Opening in Las Vegas, July 24, 2015


An eclectic assortment of films opening this week, including one that will be remembered come Razzie time.

I refer to Pixels (27), getting some of the most venomous reviews of the year, mostly directed at Adam Sandler. This seems to be another nail in the coffin of his career as a bankable feature star–will a sit-com be next? Josh Bell: “Of course, calling Pixels one of Sandler’s better movies is like calling a particular strain of Ebola somewhat less horrifically painful; either way, it’s not pleasant.”

The “prestige” opening this week is Southpaw (56), which I reviewed below, with Jake Gyllenhaal as a boxer who starts high and ends up low. I found it to be a compendium of cliches, and while there may have been some Oscar hope with the Weinsteins for this they can forget it. Rodrigo Perez: “A very routine twelve rounds of tragedy, resilience and redemption, the boxing film Southpaw is a conventionally told dramaturgy high on intensity, but low on human insight or novel ways to tell a familiar story.”

For teenage girls there’s Paper Towns (57), based on a novel by the same author of The Fault in Our Stars. Cara Delevignge stars as the latest fashion model to attempt to break into acting; she’s mostly known for her bisexuality and her eyebrows, but is not getting rave reviews for her thespianism. Eric Henderson: “To hose down the white elephant in the room right off the bat, yes, it falls into place as a coming-of-age spin on the Manic Pixie Dream Girl archetype.”

A better family drama may be Infinitely Polar Bear (64), which stars Mark Ruffalo as a father struggling with bipolar disorder. Marjorie Baumgarten: “With Infinitely Polar Bear, Forbes has created a warm family portrait, even though it sugarcoats the specter that mental illness casts on this group’s well-being.”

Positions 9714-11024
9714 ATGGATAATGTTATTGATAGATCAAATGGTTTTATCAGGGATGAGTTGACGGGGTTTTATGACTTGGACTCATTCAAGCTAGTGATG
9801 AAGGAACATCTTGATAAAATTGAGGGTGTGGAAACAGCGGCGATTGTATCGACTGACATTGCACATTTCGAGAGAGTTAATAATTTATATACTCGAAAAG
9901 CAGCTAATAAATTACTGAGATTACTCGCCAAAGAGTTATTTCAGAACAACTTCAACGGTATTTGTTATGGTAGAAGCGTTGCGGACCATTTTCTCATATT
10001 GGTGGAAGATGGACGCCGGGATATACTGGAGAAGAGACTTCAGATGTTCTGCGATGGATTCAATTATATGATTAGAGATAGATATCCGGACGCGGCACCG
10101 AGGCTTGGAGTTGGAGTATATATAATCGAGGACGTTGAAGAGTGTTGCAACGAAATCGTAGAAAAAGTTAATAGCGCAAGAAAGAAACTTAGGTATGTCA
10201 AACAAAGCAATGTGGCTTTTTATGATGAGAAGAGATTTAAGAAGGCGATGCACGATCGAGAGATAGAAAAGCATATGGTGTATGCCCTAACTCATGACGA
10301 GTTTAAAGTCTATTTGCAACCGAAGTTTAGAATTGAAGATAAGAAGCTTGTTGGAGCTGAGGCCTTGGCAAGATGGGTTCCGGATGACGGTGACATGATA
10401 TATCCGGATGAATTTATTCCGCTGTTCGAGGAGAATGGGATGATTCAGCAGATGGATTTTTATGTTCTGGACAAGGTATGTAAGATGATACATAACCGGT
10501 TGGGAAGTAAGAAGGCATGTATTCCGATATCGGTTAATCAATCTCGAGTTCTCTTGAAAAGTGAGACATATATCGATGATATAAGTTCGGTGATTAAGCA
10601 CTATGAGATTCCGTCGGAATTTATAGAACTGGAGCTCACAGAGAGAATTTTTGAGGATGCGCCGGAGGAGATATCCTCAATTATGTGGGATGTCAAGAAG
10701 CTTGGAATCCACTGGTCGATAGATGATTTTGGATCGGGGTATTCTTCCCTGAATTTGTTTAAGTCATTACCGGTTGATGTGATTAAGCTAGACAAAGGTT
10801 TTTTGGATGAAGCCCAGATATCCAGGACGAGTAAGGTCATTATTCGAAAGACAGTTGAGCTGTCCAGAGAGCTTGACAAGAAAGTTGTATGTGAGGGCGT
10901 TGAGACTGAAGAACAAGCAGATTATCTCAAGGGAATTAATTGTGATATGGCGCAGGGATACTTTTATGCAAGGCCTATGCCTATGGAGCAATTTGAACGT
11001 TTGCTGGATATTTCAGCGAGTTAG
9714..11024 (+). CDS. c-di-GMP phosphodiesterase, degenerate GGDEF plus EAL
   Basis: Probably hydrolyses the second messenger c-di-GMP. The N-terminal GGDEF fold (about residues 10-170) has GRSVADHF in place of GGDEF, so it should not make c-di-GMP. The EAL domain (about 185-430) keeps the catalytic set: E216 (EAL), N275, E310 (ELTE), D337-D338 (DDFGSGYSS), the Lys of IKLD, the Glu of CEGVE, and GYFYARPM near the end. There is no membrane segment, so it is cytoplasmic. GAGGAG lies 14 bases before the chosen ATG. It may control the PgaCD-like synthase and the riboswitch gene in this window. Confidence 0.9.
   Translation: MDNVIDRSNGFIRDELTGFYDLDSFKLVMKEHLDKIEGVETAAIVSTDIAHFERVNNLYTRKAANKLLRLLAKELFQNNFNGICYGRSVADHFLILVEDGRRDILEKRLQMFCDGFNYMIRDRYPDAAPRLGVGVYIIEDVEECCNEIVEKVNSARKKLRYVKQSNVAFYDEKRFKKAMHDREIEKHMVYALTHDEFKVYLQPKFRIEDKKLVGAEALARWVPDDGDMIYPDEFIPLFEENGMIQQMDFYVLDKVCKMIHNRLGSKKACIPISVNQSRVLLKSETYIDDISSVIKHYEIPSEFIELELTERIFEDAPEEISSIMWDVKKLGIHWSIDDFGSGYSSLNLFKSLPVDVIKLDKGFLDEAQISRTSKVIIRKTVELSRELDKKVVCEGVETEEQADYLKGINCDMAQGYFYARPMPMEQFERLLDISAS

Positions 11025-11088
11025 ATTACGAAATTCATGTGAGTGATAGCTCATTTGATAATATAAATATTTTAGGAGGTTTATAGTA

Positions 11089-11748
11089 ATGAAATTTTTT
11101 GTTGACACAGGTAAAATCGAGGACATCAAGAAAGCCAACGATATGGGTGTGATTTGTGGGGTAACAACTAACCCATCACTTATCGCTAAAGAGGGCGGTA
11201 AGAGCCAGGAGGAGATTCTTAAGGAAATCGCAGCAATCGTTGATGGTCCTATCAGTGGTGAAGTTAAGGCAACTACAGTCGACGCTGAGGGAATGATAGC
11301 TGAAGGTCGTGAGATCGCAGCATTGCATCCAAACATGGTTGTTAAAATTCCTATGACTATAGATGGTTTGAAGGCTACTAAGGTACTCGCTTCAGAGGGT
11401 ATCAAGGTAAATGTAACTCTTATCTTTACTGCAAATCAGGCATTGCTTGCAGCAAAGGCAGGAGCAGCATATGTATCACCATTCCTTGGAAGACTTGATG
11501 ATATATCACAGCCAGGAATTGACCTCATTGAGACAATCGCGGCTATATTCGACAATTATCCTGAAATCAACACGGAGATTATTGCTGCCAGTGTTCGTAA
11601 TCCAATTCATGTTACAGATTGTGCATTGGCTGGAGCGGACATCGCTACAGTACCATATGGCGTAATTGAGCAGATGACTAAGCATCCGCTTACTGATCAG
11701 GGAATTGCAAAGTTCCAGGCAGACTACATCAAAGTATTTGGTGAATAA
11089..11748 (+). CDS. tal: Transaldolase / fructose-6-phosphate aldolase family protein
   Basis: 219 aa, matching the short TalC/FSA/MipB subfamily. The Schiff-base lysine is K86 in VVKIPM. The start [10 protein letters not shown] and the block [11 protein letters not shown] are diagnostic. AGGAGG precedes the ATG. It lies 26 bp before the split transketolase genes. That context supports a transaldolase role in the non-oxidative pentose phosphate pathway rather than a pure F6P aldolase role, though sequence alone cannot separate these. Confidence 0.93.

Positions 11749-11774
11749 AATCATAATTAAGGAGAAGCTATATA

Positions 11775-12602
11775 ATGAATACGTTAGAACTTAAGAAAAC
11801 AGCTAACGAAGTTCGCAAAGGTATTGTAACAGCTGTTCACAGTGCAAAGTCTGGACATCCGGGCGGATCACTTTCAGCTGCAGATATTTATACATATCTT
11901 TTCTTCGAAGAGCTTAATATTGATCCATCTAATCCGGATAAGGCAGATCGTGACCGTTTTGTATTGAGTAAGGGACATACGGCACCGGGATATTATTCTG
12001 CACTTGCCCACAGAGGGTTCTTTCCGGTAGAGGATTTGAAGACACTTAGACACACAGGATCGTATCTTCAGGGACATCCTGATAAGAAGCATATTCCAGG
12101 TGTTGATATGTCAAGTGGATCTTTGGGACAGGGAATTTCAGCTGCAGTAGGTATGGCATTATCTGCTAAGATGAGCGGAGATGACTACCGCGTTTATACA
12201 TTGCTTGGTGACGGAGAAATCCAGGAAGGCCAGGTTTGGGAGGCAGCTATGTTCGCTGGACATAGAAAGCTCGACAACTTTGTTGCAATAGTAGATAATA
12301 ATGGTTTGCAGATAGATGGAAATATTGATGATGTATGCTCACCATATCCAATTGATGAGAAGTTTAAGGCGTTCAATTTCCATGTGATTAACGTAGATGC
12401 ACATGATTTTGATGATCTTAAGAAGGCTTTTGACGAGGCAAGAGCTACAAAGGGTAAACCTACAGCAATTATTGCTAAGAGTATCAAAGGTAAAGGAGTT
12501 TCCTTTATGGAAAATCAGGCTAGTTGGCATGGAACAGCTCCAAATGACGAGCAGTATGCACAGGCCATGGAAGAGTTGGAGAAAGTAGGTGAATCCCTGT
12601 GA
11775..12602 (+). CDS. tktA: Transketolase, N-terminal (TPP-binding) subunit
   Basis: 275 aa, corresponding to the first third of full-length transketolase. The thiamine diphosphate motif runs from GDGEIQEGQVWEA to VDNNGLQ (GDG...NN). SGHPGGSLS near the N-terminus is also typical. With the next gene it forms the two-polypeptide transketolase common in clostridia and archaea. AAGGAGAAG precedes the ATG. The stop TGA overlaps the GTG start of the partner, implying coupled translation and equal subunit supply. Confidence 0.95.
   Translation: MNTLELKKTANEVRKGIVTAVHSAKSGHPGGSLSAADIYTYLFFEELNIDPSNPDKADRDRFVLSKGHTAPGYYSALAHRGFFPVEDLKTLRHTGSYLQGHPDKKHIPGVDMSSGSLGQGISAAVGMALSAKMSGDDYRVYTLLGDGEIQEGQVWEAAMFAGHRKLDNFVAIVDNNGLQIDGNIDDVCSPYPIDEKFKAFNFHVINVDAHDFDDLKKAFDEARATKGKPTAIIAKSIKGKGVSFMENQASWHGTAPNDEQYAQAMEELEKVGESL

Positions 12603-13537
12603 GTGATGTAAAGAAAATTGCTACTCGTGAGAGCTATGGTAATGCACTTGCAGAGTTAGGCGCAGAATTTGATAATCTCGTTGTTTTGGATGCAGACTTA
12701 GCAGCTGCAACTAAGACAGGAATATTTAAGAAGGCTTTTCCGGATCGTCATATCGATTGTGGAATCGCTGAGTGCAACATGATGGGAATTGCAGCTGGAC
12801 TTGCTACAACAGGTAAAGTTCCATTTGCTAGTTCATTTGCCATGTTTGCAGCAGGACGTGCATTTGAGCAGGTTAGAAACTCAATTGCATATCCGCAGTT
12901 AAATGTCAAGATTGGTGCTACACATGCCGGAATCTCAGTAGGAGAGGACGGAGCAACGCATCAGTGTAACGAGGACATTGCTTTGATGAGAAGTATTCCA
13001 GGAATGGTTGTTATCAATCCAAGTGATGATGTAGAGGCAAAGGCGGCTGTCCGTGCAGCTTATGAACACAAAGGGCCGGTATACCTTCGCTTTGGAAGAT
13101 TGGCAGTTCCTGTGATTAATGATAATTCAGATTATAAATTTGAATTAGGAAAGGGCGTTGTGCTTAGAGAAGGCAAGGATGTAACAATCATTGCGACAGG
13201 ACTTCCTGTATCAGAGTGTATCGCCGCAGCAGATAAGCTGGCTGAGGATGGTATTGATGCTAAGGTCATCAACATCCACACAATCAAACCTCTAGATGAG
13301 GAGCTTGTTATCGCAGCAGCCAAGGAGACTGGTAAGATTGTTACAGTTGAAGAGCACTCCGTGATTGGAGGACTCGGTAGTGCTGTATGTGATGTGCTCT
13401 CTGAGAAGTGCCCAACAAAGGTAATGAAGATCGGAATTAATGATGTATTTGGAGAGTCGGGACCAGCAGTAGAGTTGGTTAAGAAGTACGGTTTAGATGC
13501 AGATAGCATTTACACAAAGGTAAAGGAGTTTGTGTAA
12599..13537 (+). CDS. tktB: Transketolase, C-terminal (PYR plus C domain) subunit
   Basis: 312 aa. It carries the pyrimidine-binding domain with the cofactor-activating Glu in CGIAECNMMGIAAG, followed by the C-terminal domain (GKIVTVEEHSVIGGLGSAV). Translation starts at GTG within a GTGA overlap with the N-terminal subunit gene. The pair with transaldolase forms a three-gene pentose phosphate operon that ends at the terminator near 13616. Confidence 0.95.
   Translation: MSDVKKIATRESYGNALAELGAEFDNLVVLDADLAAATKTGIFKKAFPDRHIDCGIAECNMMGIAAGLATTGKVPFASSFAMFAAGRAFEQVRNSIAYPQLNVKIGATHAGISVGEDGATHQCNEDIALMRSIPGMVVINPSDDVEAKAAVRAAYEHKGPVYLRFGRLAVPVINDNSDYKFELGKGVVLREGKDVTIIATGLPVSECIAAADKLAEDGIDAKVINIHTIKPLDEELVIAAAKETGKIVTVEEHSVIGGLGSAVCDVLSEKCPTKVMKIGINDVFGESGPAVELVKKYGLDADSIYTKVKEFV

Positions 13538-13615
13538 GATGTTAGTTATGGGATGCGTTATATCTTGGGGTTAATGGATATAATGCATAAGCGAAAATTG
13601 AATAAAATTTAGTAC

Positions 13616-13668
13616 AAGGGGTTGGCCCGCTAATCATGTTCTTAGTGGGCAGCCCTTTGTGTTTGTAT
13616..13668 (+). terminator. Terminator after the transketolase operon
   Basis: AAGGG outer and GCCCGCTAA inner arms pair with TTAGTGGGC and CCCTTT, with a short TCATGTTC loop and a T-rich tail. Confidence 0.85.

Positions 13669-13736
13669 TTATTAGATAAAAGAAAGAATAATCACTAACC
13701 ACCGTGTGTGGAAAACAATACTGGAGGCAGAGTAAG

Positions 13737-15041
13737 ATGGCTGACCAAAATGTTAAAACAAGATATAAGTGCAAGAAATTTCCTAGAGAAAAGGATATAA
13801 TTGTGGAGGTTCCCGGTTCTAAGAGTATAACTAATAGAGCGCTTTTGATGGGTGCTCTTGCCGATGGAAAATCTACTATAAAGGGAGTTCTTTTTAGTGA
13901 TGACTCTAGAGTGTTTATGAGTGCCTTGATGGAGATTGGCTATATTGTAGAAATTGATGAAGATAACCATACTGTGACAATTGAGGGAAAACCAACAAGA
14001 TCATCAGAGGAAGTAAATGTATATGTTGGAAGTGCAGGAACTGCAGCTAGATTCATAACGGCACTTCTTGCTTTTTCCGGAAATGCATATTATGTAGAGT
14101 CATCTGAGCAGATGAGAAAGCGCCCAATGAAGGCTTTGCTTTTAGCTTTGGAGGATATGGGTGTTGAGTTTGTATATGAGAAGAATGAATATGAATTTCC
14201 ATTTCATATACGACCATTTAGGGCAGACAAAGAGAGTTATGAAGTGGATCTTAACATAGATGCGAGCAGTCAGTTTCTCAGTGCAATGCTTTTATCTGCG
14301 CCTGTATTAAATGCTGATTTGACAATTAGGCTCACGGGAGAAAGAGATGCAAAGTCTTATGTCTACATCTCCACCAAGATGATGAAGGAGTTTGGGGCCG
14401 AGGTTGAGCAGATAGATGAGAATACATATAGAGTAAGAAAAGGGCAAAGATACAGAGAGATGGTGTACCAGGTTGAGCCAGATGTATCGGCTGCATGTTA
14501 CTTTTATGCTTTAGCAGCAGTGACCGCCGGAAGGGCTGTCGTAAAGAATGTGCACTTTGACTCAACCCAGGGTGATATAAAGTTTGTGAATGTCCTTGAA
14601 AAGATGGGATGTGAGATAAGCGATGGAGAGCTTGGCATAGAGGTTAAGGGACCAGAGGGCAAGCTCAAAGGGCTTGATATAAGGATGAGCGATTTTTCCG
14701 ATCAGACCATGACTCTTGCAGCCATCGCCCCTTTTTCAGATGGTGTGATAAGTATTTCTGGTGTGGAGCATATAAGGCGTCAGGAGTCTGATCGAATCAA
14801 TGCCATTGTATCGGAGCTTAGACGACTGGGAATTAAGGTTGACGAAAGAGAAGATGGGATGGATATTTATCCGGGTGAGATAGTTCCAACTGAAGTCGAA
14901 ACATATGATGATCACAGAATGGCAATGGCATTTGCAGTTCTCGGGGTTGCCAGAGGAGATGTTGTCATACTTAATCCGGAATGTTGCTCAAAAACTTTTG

For those who want a really bad movie, VOD is offering Joe Dirt 2: Beautiful Loser, a misbegotten attempt by David Spade to remain relevant. I would have really liked to see the pitch meeting for this and the idiots who spent money to make it. There is no Metacritic rating, but my local paper gave it one star: “You’d think that after 14 years, they’d have more than stale fart jokes and weak callbacks to bits that weren’t funny in the first place.”


About Jackrabbit Slim

Location: Vegas, Baby! I’m much older than the other whippersnappers here, a baby boomer. I tend to be more snobbish about film, disdaining a lot of the multiplex fare for “cinema.” My favorite films: Woody Allen’s oeuvre (up until about 1990), The Godfather, The Graduate, A Hard Day’s Night, Pulp Fiction. Politics: Well, George McGovern was my political hero. I’m also a prickly atheist. Occupation: Poised to be an English teacher in Las Vegas. For many years I was an editor at Penthouse Magazine. My role on this blog seems to be writing lots of reviews and being the resident Oscar maven.

4 responses »

  1. I’m no fan of Sandler but he did well to be such a consistently popular comic star from mid-90s to early 2010s, he might have had only one or two flops in that period. Pretty rare for any comedian to do that, especially in past few decades.

    As for Joe Dirt, if anyone can name a less-anticipated sequel ever, you’re doing well

  2. I actually didn’t realise initially that Pixels was directed by Chris Columbus instead of the usual Dennis Dugan-types that direct these Sandler films.

    Columbus’ career has suprisingly gone off the rails in recent years. He wouldn’t be everyone’s cup of tea but he’s written and/or directed some good films in the early part of his career (a lot of which were massive hits) and you would’ve thought his career would be better than it has turned out.

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